Robert was very pleased with his two day Guided Scrambling Course in The Lake District with Iain and reckoned it was just what he needed in way of preparation for his ascent of Monte Rosa. We may well see him again if he has time before his departure to The Alps as he'd like to take that step on to some grade 3 scrambling routes.

Scrambling is a great way to get to the top of mountains - much more interesting than walking up footpaths. There's a great deal to be said for taking an airy ridge line on steep rock instead!

Our Guided Scrambling Courses; and indeed - our Scrambling Skills Training Courses in The Lake District cost just £160 per day for one or two persons; and this fee includes the provision of helmets, harnesses; and a mountaineering Instructor with rope and scrambling rack to guide/coach you. You can be assured of a great day out on some great Lake District Rock - so contact us here to book your Scrambling Course. You won't be disappointed!

National Three Peaks Challenge Events. Guiding on Scafell Pike. Saturday 20th May 2017.

After returning from working in The Yorkshire Dales, Iain was out again the very next morning - very early in fact, to guide on the Scafell Pike Leg of a National Three peaks Challenge.

Dave, Tim, Linda and Abi (photo one) were part of a team from Investec Asset Management taking part in this arduous 24 hour challenge. They were part of a much larger group all of whom had started on Ben Nevis the previous afternoon all would be hoping to finish on Snowdon later today.

Photo one sees the four about 2/3rds of the way up the mountain during our ascent of Scafell. We had started the climb in Wasdale at around 04:00.

In terms of achieving the objective, only three of this group of four stragglers made it to the summit of Scafell Pike. Dave dropped out not long after photo one was taken.

Whilst the day had dawned dry & cloudy, the temperature had dropped too and it was very chilly on the summit of Scafell Pike (photo two)
So, we didn't hang around, in fact, we needed to be heading back down straightaway again to get to the bus waiting in Wasdale as we were already late!

Our final photo from this post about Guided Fell Walking in The Lake District sees Tim, Linda & Abi during our descent on the upper slopes of Scafell Pike. Way in the distance - through the cloud, one can make out Styhead Tarn - just!

We eventually made it back to the bus at around 08:30 and for this group, it was straight off on the journey onwards towards their final objective - Snowdon.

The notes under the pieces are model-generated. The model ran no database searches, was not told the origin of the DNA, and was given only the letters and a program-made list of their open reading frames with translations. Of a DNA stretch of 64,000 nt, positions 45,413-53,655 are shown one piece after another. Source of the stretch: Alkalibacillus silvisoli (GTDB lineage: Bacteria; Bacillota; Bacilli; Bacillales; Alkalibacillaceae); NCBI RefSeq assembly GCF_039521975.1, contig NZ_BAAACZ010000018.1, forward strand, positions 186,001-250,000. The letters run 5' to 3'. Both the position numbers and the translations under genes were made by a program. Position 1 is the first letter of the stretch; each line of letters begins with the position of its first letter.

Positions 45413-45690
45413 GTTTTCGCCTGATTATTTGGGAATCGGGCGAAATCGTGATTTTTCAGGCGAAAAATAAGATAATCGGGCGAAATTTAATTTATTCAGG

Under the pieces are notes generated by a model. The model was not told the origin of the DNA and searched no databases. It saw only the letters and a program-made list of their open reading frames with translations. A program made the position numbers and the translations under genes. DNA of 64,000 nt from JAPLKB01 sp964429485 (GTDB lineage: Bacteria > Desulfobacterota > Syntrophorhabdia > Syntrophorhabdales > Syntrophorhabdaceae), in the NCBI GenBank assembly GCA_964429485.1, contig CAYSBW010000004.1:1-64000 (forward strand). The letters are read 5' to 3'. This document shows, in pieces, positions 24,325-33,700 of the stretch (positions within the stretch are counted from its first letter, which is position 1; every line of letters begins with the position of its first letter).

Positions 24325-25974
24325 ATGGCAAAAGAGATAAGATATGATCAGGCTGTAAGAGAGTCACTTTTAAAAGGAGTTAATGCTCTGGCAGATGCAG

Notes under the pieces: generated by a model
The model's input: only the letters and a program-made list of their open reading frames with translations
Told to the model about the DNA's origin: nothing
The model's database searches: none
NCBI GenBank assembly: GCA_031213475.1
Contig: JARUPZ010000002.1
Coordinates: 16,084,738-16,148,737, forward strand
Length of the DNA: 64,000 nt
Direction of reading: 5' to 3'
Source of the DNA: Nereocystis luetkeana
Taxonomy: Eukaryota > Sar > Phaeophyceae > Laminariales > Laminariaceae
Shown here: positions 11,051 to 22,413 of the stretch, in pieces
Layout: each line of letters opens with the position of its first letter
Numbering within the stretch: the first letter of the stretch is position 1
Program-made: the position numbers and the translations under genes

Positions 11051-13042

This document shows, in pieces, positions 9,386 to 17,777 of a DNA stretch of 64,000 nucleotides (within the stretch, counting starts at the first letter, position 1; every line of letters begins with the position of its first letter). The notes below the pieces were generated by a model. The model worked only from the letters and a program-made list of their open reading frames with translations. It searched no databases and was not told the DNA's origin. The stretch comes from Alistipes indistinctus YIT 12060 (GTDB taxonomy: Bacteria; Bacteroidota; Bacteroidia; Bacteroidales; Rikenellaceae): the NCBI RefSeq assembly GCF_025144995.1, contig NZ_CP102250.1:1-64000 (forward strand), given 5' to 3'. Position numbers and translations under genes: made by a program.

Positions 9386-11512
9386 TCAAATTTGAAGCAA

We do hope that all three made it to the summit of Snowdon. Why were they doing this 24 hour challenge? - to raise money for charity of course. For Iain, that was the end of his guiding or the day; and he was very happy to depart for home!

Kendal Mountaineering Services do not arrange logistics for supporting National Three Peaks Challenges for many reasons. However, if you would like to have a pleasant day of Guided Fell Walking in our beautiful Lake District Mountains - then contact Iain here. You won't be disappointed!

Prince's Trust Residentials in The Yorkshire Dales. May 16th - 19th 2017.

Almost two weeks ago, Iain was working for our friends at Mountain Explorers working as outdoor activities leader for a group of young people from Doncaster who had come away from home for a four day residential experience in the outdoors.

All have recently signed up to The Princes Trust Scheme which is designed to get young people aged 13 - 30 get into jobs, education and training. All of these young people have signed up to the Team programme - a 12 week scheme designed to get them into employment or enrolled on a  college course within three months.

A lot of people attending Prince's Trust courses come from difficult backgrounds that may have involved drug taking and abuse of some sort. Most suffer from low morale and self esteem and many may have been in trouble with the law. The good thing is that they were all here because they want to improve their lives and get to a "better place". This willingness to change their lives is a very good start!

The residential is part of the team programme and takes places early on on the course - in fact this group had only all gotten together for the very first time the previous week.

When Iain met the group, their residential experience would start with an indoor climbing session at the Harrogate Climbing Centre. After a very enthusiastic session we headed to our accommodation for the duration - Skirfare Bridge Barn in Wharfedale - where we would be based for the next three nights.